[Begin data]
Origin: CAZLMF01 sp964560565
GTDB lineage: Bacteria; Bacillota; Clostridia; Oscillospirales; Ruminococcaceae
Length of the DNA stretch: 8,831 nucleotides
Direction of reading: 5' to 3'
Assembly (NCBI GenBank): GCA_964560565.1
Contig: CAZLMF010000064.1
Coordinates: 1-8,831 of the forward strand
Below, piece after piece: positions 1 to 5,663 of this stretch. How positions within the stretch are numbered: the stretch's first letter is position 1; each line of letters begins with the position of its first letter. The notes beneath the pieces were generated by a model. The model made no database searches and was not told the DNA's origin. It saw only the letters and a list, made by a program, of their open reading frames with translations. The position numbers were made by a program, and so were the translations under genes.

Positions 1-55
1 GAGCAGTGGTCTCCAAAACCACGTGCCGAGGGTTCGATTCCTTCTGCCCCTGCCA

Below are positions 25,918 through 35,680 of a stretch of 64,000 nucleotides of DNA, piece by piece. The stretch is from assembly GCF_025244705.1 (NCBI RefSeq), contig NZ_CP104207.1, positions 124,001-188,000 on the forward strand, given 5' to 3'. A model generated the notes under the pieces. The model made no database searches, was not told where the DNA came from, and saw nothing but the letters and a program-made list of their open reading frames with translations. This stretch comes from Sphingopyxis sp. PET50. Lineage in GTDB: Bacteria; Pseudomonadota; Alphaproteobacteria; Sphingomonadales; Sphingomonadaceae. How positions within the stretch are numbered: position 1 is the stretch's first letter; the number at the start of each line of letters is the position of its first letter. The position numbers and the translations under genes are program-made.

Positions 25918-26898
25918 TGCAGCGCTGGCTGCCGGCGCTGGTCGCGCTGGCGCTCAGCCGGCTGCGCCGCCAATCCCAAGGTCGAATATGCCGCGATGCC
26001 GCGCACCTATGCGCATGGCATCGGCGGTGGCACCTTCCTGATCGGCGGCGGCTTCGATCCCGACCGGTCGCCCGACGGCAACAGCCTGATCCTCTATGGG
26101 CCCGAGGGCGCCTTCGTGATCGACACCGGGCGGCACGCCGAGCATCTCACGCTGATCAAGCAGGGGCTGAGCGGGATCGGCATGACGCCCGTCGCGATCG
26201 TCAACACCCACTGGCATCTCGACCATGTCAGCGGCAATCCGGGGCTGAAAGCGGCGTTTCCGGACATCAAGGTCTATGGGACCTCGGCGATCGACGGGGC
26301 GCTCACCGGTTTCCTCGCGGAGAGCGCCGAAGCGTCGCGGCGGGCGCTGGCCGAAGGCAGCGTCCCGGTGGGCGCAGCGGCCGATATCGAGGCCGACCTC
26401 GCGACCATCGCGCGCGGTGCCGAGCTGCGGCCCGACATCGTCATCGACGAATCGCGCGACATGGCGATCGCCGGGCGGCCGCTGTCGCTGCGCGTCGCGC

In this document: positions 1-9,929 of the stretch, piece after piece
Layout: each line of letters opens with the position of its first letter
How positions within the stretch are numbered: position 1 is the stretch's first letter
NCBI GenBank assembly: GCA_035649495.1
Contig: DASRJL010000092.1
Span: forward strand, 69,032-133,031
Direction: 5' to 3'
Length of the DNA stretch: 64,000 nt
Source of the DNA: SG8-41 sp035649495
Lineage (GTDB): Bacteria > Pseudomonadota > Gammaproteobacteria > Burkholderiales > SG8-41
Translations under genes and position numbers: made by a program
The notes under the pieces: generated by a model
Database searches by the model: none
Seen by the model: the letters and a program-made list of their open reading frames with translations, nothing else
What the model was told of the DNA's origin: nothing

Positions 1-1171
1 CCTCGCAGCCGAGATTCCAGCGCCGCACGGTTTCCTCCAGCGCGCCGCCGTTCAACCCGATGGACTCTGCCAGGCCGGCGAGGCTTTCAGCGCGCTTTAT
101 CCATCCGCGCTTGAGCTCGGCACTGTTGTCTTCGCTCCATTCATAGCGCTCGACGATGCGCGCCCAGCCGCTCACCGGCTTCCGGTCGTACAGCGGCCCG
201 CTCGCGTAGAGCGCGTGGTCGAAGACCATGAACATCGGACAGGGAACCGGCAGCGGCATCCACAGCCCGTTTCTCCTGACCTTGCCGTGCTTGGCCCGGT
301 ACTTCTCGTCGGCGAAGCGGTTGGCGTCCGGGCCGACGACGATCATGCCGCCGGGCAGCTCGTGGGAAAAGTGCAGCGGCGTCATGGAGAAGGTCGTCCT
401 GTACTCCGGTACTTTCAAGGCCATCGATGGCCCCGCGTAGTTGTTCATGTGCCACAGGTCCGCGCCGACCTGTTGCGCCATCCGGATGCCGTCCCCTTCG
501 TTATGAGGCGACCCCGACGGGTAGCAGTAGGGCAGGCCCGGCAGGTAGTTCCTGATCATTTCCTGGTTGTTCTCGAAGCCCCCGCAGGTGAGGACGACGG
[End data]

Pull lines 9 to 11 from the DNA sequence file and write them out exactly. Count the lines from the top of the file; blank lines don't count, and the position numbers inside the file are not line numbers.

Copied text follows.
Positions 1-55
1 GAGCAGTGGTCTCCAAAACCACGTGCCGAGGGTTCGATTCCTTCTGCCCCTGCCA

Below are positions 25,918 through 35,680 of a stretch of 64,000 nucleotides of DNA, piece by piece. The stretch is from assembly GCF_025244705.1 (NCBI RefSeq), contig NZ_CP104207.1, positions 124,001-188,000 on the forward strand, given 5' to 3'. A model generated the notes under the pieces. The model made no database searches, was not told where the DNA came from, and saw nothing but the letters and a program-made list of their open reading frames with translations. This stretch comes from Sphingopyxis sp. PET50. Lineage in GTDB: Bacteria; Pseudomonadota; Alphaproteobacteria; Sphingomonadales; Sphingomonadaceae. How positions within the stretch are numbered: position 1 is the stretch's first letter; the number at the start of each line of letters is the position of its first letter. The position numbers and the translations under genes are program-made.